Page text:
SEATTLE (KOMO) — In an effort to reduce homelessness nationwide, President Joe Biden's administration is planning to accelerate local efforts to find shelter for homeless people in Seattle, as well as several other major metro areas.
On Thursday, the White House announced Seattle, Chicago, Dallas, Los Angeles, Phoenix and the state of California as cities and states selected to partner with the ALL INside initiative and the U.S. Interagency Council on Homelessness. The goal of the initiative is to reduce homelessness by 25% by 2025.
Seattle Mayor Bruce Harrell and King County Executive Dow Constantine joined the White House's livestream launch event Tuesday morning.
"My plan offers a roadmap for not only getting people into housing but also ensuring that they have access to the support, services, and income that allow them to thrive," Biden said in a statement. "It is a plan that is grounded in the best evidence and aims to improve equity and strengthen collaboration at all levels.
"This plan meets the urgency of the moment. It recognizes that it’s not enough to go back to the way things were before the pandemic. We must build a better future for all Americans. This plan also recognizes that homelessness should not be a partisan issue. A great nation has a moral obligation to ensure housing, but it’s also the smart thing to do."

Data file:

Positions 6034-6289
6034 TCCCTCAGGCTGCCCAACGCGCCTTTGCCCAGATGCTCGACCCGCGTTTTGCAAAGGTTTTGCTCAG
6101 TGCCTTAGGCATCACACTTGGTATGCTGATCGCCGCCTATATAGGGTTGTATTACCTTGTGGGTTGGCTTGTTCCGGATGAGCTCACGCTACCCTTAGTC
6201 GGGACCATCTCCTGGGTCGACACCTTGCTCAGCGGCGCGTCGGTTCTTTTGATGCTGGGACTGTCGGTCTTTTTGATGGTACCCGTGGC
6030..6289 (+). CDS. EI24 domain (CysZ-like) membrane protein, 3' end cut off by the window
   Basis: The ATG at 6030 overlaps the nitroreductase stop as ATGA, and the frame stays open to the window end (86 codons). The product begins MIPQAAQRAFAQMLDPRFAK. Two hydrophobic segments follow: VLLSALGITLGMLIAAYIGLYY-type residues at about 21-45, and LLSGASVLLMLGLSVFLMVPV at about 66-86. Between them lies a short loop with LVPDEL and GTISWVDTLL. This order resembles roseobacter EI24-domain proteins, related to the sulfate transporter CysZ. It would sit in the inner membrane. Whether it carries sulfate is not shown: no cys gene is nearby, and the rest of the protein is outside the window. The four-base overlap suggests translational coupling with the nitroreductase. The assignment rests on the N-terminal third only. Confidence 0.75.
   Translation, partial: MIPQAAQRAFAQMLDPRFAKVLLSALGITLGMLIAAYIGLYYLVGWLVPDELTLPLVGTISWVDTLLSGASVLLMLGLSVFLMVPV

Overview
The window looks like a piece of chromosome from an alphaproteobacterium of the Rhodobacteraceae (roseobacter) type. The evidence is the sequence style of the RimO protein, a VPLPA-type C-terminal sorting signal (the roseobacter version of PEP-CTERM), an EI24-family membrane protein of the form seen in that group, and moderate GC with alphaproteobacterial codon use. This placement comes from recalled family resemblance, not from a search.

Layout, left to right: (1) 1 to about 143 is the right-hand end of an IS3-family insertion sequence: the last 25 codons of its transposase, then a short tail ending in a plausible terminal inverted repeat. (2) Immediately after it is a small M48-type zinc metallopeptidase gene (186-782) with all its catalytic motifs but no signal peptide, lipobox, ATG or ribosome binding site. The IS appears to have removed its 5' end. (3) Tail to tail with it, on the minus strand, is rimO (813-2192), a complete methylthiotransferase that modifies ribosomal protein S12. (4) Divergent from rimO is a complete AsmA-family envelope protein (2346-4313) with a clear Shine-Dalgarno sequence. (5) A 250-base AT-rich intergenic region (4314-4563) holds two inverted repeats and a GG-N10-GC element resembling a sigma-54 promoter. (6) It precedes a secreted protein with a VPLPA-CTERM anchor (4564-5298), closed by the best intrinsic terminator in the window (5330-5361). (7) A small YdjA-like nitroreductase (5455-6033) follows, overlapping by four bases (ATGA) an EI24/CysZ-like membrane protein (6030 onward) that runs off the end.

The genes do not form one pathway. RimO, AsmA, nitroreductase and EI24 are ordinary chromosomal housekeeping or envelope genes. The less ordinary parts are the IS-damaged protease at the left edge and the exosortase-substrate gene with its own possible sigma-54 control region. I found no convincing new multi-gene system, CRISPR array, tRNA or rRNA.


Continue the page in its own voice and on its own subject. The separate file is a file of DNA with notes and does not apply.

Seattle also received federal help for its homeless crisis in the fall, when the U.S. Department of Housing and Urban Development (HUD) helped the King County Regional Homelessness Authority open the Housing Command Center, a facility functioning as a hub for homeless resources in the region in a "disaster response frame of mind," according to HUD.
According to HUD, there are 7,708 unsheltered homeless people in King County, more than everywhere in the U.S. except Los Angeles city and county (45,878) and San Jose/Santa Clara (7,708) city and county.
KOMO News reported in April the city of Seattle has spent nearly $1 billion on homelessness in more than a decade, and the number of unsheltered people continues to rise.
The city of Seattle’s Budget Office provided the adopted budget amount dating back to 2013, which includes the amount spent on Human Services Department (HSD) contracts and the citywide spending on the department, including labor costs. The total adds up to nearly $1 billion in the 11-year span.
Between 2013 and 2018, the city spent a minimum of $33.5 million on HSD contracts. After then-Mayor Ed Murray declared a homelessness state of emergency in 2015, the spending started to rise. By 2018, the citywide budget ballooned to $85.2 million. By 2021, that number had doubled to $166.48 million.